Factors affecting size and swelling of poly(ethylene glycol) microspheres formed in aqueous sodium sulfate solutions without surfactants

Michael D. Nichols, Evan A. Scott, Donald L. Elbert*

*Corresponding author for this work

Research output: Contribution to journalArticle

29 Scopus citations

Abstract

The LCST behavior of poly(ethylene glycol) (PEG) in aqueous sodium sulfate solutions was exploited to fabricate microspheres without the use of other monomers, polymers, surfactants or organic solvents. Reactive PEG derivatives underwent thermally induced phase separation to produce spherical PEG-rich domains that coarsened in size pending gelation, resulting in stable hydrogel microspheres between ≈1 and 100 microns in size. The time required to reach the gel point during the coarsening process and the extent of crosslinking after gelation both affected the final microsphere size and swelling ratio. The gel point could be varied by pre-reaction of the PEG derivatives below the cloud point, or by controlling pH and temperature above the cloud point. Pre-reaction brought the PEG derivatives closer to the gel point prior to phase separation, while the pH and temperature influenced the rate of reaction. Dynamic light scattering indicated a percolation-to-cluster transition about 3-5 min following phase separation. The mean radius of PEG-rich droplets subsequently increased with time to the 1/4th power until gelation. PEG microspheres produced by these methods with controlled sizes and densities may be useful for the production of modular scaffolds for tissue engineering.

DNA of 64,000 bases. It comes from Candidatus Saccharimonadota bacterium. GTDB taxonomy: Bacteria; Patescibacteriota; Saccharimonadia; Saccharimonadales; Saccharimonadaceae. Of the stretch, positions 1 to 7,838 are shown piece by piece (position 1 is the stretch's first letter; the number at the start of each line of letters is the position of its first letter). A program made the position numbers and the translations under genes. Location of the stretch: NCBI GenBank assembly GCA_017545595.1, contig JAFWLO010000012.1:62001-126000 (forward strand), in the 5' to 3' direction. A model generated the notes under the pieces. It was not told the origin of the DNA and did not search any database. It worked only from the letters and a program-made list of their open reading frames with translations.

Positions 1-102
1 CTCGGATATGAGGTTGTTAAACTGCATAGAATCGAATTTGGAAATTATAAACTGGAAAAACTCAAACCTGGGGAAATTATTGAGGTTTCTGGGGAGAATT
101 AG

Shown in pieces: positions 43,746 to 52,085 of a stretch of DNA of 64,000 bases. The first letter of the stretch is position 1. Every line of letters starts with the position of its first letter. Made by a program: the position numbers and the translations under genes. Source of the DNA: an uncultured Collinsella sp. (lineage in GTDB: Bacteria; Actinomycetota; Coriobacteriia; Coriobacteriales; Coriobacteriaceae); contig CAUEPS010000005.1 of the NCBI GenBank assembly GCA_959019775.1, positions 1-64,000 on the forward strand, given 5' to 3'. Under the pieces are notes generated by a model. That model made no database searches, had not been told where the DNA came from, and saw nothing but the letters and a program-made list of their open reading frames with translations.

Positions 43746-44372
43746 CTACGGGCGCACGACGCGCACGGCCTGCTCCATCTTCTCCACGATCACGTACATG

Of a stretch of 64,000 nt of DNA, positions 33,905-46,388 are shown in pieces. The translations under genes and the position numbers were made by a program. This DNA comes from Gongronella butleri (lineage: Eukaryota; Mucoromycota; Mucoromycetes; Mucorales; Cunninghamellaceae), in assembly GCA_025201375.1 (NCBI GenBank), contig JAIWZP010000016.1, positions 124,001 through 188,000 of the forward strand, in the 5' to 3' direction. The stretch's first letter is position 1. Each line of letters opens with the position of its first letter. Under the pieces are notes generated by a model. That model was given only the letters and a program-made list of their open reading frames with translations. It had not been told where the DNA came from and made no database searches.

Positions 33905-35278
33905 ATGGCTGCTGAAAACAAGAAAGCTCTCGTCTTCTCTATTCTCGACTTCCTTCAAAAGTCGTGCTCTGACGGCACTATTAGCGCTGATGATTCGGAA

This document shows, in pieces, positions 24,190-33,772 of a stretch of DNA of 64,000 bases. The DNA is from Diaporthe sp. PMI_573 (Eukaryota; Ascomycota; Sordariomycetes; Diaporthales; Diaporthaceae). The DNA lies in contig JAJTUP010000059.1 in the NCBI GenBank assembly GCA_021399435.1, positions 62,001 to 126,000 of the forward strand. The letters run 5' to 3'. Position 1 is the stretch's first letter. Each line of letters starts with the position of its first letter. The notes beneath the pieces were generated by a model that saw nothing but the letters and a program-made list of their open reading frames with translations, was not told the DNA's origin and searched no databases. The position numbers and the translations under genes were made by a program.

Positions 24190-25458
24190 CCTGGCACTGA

Original languageEnglish (US)
Pages (from-to)5283-5291
Number of pages9
JournalBiomaterials
Volume30
Issue number29
DOIs
StatePublished - Oct 1 2009

Keywords

  • Cloud point
  • Hydrogel
  • LCST
  • Microsphere
  • Poly(ethylene glycol)
  • Scaffold

ASJC Scopus subject areas

  • Bioengineering
  • Ceramics and Composites
  • Biophysics
  • Biomaterials
  • Mechanics of Materials

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